Despite warnings to stick to the Appalachian Trail, hikers stray off course and cross into land inhabited by a hidden community of mountain dwellers who use deadly means to protect their way of life. Suddenly under siege, the friends seem headed to the point of no return -- unless one man can reach them in time.
Nearly two decades have passed since Wrong Turn first graced our screens, with a spate of inbred cannibalistic carnage that mixed the lore of The Hills Have Eyes with bloody gore of The Evil Dead. The film managed to propagate a franchise of five straight-to-DVD sequels that were too needlessly full of gore for mainstream media. Here, in 2021, with a world largely restricted to their homes, Alan B. McElroy returns to his creation to once again turn that idyllic fantasy of discovery and natural wonders into a nightmare of creative slaughterdom.
While there are similarities in the title and inciting incident, 2021's Wrong Turn is a departure from all of the films that precede it, modernizing the premise to the extent that this becomes a re-imagining rather than a reboot. The most noticeable differentiating factor coming from the antagonists, which differ hugely in appearance and motive. It is a direction that starts to draw more inspiration from the likes of M. Night Shyamalan's The Village and Ari Aster's Midsommar, choosing to focus less on fearing the monsters under the bed, instead, querying who the true monster is.
McElroy takes a risk with a split-narrative structure. No longer satisfied with a slow, linear elimination match, McElroy brings two main characters at different time points, eventually converging into a singular narrative. An intriguing choice that alters the pacing and consistently leaks tension to make room for political, cultural, and ideological themes. A risky choice.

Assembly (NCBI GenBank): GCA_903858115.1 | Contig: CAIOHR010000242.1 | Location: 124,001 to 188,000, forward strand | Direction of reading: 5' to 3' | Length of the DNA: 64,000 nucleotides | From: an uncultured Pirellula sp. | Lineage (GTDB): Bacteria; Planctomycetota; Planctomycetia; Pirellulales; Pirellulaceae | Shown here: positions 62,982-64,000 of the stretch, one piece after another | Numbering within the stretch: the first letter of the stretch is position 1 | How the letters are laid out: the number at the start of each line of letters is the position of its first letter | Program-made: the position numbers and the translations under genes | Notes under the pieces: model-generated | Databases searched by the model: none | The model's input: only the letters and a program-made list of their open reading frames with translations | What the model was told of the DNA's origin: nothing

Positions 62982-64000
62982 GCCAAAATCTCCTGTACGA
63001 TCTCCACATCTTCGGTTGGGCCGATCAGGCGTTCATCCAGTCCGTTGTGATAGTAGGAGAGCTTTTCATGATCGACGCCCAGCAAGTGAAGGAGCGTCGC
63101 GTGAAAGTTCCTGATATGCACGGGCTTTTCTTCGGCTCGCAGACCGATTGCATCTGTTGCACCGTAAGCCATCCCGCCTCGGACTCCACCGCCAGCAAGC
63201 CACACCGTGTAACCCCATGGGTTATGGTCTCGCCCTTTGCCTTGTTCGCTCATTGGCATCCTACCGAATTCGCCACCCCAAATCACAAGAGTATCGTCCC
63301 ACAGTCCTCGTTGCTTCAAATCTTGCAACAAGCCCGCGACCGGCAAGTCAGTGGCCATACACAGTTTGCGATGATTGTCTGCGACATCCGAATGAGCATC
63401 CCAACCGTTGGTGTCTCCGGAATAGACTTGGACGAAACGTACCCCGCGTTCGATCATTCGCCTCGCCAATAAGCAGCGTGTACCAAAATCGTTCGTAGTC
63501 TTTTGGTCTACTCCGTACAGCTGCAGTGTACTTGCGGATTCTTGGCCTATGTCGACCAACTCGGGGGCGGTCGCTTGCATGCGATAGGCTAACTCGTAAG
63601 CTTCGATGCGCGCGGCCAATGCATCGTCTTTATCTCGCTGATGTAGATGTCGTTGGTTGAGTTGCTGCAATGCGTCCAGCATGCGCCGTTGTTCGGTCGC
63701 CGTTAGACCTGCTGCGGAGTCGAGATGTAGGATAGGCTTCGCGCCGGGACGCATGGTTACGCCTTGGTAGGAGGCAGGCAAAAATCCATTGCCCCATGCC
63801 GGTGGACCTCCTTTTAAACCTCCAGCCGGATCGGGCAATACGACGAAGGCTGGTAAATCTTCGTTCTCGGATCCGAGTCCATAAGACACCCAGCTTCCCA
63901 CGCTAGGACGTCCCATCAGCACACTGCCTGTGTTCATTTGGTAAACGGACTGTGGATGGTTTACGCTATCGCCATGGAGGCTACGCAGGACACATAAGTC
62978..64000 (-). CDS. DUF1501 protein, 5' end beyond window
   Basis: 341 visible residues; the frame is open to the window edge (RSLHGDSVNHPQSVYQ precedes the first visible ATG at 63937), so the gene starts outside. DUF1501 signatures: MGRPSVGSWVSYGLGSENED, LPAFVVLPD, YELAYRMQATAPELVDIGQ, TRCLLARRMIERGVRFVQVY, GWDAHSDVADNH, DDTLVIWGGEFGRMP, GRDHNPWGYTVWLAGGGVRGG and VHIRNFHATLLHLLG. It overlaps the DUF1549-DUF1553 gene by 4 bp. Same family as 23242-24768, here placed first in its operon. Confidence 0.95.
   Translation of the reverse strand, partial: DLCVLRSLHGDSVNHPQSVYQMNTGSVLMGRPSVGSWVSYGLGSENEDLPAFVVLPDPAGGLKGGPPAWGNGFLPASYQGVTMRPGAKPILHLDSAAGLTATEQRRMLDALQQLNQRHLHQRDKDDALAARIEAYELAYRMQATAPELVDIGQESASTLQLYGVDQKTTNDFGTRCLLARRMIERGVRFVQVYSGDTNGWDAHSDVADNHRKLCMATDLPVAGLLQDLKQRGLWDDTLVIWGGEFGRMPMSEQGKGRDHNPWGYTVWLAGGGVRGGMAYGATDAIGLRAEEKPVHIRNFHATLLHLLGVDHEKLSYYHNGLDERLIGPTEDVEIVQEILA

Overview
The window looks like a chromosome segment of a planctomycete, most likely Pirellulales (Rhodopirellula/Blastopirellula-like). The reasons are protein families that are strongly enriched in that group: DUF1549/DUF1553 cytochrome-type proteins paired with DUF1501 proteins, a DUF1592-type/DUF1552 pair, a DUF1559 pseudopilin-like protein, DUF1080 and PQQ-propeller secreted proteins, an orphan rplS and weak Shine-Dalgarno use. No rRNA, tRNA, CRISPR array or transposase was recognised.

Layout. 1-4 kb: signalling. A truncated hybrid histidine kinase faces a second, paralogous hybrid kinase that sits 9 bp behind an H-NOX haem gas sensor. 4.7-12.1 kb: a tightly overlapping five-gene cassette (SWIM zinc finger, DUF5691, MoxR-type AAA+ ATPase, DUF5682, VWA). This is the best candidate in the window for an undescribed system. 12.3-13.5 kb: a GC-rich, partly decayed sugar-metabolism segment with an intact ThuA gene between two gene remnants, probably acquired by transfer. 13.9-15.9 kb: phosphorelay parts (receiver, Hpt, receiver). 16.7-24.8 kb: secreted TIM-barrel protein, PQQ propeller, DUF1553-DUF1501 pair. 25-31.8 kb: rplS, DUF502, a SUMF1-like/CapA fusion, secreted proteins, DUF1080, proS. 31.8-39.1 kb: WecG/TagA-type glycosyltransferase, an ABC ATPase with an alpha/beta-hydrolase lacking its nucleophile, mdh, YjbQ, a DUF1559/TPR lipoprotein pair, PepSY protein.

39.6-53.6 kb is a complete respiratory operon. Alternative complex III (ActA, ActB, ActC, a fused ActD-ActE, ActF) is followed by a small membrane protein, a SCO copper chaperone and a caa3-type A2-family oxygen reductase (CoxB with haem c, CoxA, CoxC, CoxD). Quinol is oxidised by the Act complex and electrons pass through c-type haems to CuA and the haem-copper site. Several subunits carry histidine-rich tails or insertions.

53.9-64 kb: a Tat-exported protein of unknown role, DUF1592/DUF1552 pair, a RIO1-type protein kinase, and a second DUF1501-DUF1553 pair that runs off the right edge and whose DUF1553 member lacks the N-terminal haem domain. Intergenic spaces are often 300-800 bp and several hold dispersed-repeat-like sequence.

Risky in the manner that a horror/slasher film can either succeed on two fronts; by either being fast-paced and entertaining as it massacres the undeveloped characters or emotionally-driven through strongly-developed and relatable characters. Wrong Turn attempts to fit both fronts into a single film, and as a consequence ends up doing both a disservice; not due to both elements being poorly executed, but a scintillating and effective first act being wasted by a slow and half-baked latter two-thirds. The first act puts together a collection of condescending, self-righteous, smug millennials and does what Wrong Turn does best; reminding everyone that death is the greatest equalizer.
It is this unexpected political twist on the usual characters that creates confusion and prevents the audience from fully buying into the plot. If our main troupe are simply meat for the grinder then personalities do not matter, in fact, abrasive characteristics are ideal. This, however, is not the case when you want to bring in an actual story with dramatic twists. If the audience needs to be invested in the characters, then the characters need to be properly developed beyond being a group of young kids that think they know better than rural southerners. There has been a clear push to try and confuse the protagonist and antagonist roles, by making the antagonists misunderstood, and the protagonists appear violent and arrogant, but McElroy's character's personalities don't match their actions.